Practice Management

About Finra's social-media update

Advisory firms now have more guidance on record keeping and supervision

Oct 2, 2011 @ 12:01 am

Compliance is the big reason that most financial advisers are merely dipping their toes into the social-media waters. Simply put, they aren't sure what is permissible and what isn't.

From the first days of LinkedIn, Facebook and Twitter, broker-dealers and registered representatives have wondered how social media could be incorporated compliantly into marketing strategies.

To help answer these questions, the Financial Industry Regulatory Authority Inc. issued Regulatory Notice 10-06 in January 2010.

Although it laid the groundwork, the notice did little to provide specific guidance. In fact, since it created more questions than it answered, Finra recently issued Regulatory Notice 11-39 in an effort to respond to some remaining questions and help firms better apply the rules.

Here are a handful of key points from the new notice and my thoughts on how to apply each:

Record keeping. If social-media content constitutes a “business communication,” Finra requires that it be retained “for a period of not less than three years, the first two in an easily accessible place.”

The requirement means that firms must have a system in place for archiving.

Supervision. Finra reiterated that firms must establish and maintain a system to supervise all social-media activities. The latest notice took things a few steps further by specifying that registered principals review an associated person's social-media site prior to its launch and determine that an associated person is complying with all applicable laws and any additional firm requirements.

Finra noted that participation in interactive electronic forums falls under the definition of “public appearance” and therefore doesn't require prior approval. Firms can use post-use review for these. On the other hand, static postings are deemed “advertisements” and therefore require prior approval by a registered principal. Further, firms must conduct training and education concerning their social-media policies.

My advice about dealing with these supervision requirements is that prior to allowing reps to use social media, firms establish very clear policies on what is allowed and what isn't, and then do a ton of well-documented training around it. Don't go overboard with the rules, but establish policies that protect consumers yet still allow advisers to brand themselves and serve as a resource to clients and prospects.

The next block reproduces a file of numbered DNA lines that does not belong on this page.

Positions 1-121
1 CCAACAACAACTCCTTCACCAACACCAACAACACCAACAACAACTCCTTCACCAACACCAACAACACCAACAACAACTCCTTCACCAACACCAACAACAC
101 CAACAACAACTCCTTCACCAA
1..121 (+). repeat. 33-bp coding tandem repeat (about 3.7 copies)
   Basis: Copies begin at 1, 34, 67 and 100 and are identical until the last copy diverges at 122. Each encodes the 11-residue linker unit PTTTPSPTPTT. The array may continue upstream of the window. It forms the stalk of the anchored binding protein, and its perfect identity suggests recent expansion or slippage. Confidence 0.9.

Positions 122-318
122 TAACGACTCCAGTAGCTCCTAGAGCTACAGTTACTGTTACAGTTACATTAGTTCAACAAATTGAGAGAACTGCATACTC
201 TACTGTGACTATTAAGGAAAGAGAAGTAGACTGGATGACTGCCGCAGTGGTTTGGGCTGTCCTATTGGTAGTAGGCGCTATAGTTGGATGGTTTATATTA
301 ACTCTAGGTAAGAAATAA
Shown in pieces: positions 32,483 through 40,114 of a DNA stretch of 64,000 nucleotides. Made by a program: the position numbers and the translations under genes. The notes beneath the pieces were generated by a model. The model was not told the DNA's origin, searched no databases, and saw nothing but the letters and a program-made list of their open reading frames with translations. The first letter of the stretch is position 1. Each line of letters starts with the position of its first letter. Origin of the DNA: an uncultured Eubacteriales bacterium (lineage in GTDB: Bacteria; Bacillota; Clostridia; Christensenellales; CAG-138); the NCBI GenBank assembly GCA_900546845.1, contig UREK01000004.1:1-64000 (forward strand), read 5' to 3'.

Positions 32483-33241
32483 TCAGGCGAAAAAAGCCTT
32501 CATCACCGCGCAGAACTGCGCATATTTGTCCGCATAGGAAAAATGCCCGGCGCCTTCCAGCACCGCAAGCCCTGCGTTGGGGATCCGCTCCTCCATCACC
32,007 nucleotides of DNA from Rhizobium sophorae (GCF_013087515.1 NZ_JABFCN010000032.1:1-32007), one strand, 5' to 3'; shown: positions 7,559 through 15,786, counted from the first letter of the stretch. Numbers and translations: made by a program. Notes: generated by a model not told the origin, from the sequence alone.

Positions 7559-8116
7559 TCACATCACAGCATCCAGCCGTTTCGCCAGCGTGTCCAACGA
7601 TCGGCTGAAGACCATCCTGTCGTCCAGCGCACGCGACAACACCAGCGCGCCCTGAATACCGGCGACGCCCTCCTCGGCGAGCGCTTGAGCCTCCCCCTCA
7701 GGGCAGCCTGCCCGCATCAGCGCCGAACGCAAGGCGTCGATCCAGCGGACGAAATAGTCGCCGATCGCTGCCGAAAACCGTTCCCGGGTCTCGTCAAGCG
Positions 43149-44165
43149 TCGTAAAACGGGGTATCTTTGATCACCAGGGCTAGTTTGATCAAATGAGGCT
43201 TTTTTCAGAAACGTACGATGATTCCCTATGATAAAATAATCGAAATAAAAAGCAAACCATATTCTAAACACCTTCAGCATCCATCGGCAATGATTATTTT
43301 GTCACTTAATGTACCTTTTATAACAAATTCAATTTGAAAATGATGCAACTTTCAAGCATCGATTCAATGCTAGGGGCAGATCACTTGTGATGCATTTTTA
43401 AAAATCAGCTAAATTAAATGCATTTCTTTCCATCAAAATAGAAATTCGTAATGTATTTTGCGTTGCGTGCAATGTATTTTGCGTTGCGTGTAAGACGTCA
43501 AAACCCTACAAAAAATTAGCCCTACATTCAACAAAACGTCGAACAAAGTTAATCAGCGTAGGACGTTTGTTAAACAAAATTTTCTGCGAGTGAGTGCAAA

Third-party posts, links and websites. In terms of content posted by others, Finra has taken the stance that a firm can't be responsible for third-party posts. It does, however, caution firms about becoming “entangled” with content from third-party websites.

My advice is to be careful. Don't link to a site without thoroughly investigating it. And when it comes to business communications via social-media sites, the best policy is to advise reps to continue those conversations through the firm's e-mail system or through face-to-face communication.

Personal devices. Finra permits reps to use smart phones and tablets if firms are able to “retain, retrieve and supervise business communications” from whatever device is used.

Regarding these devices, I would say to use them; they are the easiest and most timely way to communicate with clients and prospects.

Although the Finra update an-swered some questions, there are plenty more.

For example, what, if any, disclosure language must be included on social-media profiles? Hands down, this is the question we hear most often from firms to which we provide consultation.

Second, what constitutes an “endorsement”?

Is a “like” on Facebook an en-dorsement?

What about a comment left on a blog?

How about LinkedIn recommendations?

There is a lot of uncertainly surrounding anything that sounds like an endorsement, and this causes advisers to avoid many of these tools altogether.

Clearly, social media is a work in progress. But it isn't going away.

As for compliance concerns, start by implementing whichever components your firm allows, and grow from there. Starting small is better than not having a social-media presence at all.

Challenge your firm to let you do more — within Finra guidelines, of course. The rules will become clearer as Finra and firms map out how best to protect the interests of clients and prospects.

Until then, do what you can.

Kristin Andree (kristin@ andreemedia.com) is president of Andree Media & Consulting.

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